Google Announces Above-the-Fold Algorithm Change

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How many of us have known for how many years that Google cares about user experience (no matter what others might argue the contrary)? Earlier this year, in one of my conference presentations, I put it this way: “SEO is about understanding user experience as seen through search algorithms”.

Well today, Google took yet one more step in this direction.  I caught a tweet this afternoon from Jill Whalen regarding Google’s announcement today that they’ve changed their algorithm specifically targeting above-the-fold user experience issues.

As focused as I’ve been on client work, while simultaneously being distracted by the foot of snow we got dumped in our laps yesterday, and the sad news earlier today that Freestyle ski and Winter X Games champion and role model Sarah Burke passed away this morning at the all too young age of 29, Jill’s tweet immediately caught my attention because “page layout” in the SEO world is everything about UX.  So I knew this was going to be an important change to learn about.

Google’s Algorithm Change in a Nutshell

What Matt Cutts described is essentially this (interpreted through my own understanding):  If you muck up your site above the fold with so much pollution that site visitors have a difficult time getting right to the content that page’s search result refers to, Google’s now going to get even more annoyed.  Because users get annoyed.  And while users get annoyed at an emotional level, Google’s getting annoyed is algorithmic – which means your site will feel Google’s wrath.

The Tiny Fraction Game

As is typical of Google, Matt says in the article that this change is really minor – in that it should only impact about 1 percent of all searches globally.  That of course, leads too many people to think “oh cool – I can ignore this one too…”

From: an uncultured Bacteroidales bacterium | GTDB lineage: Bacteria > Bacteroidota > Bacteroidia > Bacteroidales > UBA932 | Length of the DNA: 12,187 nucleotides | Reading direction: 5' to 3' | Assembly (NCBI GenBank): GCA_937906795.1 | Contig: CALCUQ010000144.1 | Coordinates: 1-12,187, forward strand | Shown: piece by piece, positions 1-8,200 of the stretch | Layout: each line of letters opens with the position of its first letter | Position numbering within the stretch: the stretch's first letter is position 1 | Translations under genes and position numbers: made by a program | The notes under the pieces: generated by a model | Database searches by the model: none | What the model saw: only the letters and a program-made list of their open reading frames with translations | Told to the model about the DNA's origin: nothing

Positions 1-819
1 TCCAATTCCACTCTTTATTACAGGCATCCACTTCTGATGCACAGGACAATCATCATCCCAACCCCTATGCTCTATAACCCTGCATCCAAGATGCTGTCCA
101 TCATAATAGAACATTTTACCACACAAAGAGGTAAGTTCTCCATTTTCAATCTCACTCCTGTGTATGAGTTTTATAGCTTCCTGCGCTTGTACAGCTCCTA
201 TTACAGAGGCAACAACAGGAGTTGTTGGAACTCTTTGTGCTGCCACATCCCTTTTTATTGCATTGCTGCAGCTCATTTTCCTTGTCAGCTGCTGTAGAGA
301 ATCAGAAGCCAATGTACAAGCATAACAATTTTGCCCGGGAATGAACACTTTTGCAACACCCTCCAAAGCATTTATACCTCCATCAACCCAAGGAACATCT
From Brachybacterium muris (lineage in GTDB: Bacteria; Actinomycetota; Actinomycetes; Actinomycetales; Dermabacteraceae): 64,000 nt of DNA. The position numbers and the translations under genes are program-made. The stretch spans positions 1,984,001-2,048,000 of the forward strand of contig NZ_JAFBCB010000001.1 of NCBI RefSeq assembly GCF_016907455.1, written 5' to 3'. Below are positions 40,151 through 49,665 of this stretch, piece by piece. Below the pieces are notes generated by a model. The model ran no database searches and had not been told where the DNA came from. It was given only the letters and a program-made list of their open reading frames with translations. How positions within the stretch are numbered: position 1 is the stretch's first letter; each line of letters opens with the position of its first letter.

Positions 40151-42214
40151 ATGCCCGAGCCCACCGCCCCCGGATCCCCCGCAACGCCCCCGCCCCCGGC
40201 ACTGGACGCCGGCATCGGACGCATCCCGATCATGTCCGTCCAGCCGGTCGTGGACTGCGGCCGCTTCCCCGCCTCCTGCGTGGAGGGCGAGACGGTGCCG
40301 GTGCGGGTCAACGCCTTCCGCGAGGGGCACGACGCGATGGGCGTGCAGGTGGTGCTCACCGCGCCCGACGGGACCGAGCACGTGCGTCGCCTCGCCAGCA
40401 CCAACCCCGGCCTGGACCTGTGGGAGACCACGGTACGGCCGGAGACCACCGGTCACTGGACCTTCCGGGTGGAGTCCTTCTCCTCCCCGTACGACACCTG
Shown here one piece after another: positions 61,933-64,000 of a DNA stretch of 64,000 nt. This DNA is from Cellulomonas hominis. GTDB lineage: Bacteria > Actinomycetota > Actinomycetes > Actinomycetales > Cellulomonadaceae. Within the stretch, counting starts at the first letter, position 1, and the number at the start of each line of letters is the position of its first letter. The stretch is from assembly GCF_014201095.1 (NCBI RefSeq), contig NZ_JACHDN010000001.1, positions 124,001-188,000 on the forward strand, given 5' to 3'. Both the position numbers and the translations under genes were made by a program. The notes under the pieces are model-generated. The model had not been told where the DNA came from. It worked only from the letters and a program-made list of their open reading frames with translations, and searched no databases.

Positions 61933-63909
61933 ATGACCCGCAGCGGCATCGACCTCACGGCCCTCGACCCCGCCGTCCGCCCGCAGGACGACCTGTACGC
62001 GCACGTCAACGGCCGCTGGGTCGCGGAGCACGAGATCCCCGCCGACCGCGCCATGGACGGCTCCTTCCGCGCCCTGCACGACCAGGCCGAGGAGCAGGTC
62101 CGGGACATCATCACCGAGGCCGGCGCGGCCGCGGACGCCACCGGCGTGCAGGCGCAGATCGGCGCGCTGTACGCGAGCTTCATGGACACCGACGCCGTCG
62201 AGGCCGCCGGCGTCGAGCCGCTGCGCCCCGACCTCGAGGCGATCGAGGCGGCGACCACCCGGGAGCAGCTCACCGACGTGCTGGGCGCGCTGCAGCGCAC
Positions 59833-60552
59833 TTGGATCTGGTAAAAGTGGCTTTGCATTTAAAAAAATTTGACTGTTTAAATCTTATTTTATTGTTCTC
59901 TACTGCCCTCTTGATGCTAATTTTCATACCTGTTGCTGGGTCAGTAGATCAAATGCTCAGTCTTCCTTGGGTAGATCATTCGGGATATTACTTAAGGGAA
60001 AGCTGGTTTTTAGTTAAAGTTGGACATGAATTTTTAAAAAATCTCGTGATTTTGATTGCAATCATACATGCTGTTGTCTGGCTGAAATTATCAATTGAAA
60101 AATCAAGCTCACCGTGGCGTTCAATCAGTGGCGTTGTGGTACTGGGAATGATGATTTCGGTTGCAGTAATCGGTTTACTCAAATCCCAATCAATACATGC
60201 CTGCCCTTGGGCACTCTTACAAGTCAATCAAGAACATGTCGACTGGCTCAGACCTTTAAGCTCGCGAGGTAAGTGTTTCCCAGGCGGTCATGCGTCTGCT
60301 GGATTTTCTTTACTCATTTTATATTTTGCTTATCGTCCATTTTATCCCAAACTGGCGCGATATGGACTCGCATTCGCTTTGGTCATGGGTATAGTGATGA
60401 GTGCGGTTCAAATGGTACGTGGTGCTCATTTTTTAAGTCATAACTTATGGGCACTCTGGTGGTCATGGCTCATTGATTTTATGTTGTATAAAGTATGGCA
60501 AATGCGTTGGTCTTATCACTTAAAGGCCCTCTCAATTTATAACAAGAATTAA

Except that’s a big mistake.  All too common in our industry.  With billions upon billions of searches taking place, that’s an aweful lot of searches impacted. Heck, given how the “real” impact of the “not-provided” turned out to be compared to Google’s initial claims, people really need to pay attention here.  Because this one IS something you can respond to and address, a lot more readily than making up for the “not-provided” hit you or your client sites might have taken.

Fix it and Bounce Back (in Several Weeks)

Matt goes on to say that if you fix the issue,

the page layout algorithm will automatically reflect the changes as we re-crawl and process enough pages from your site to assess the changes.

And in true Matt disclaimer fashion, he then informs us:

How long that takes will depend on several factors, including the number of pages on your site and how efficiently Googlebot can crawl the content. On a typical website, it can take several weeks for Googlebot to crawl and process enough pages to reflect layout changes on the site.

That’s something else people need to pay attention to.  “several weeks…”   Because not only do you need to potentially GUESS that a drop has occurred due to this (what if your site wasn’t crawled today, and thus doesn’t appear to be hit by this specific change?), but then, if you DO make such changes, you need to sit back and wait.  And hope, as always, in our industry, that the changes you THINK you needed to make, were the RIGHT changes – in terms of appeasing the Google Page Layout algorithm Gods.  🙂

Resistance is Futile

In any regard, what I take away from today’s announcement more than anything else, is this:

If you want to succeed in SEO at the highest levels, and if you haven’t already learned the concepts of UX, or how UX might be interpreted through the lenses of search engine algorithms, this is your wake-up call.

You’d be wise to educate yourself as soon as possible.  If you want to get a jump-start on your UX knowledge, I highly recommend you follow and start reading anything Kim Krause Berg tweets, writes, or otherwise shares – she’s one of the top UX people in our industry.

And for goodness sake people, please get out of your own heads long enough to step into your users (and your client’s users) minds.  And think about how THEY would react when they come to a page on your site or your client’s site.  Everybody will be better for it.

UPDATE January 20th

Chris Astuccio notes in the comment thread that Search Engine Land posted an article by Matt McGee today where he interviewed a Search Quality Rater.  (It’s my view that Raters or Matt’s team, or a combination of them, must have found a specific pattern related to above-the-fold, of sites where someone would search, click, then bounce back to the SERP where that pattern specifically involved above-the-fold common factors, leading to this algo update).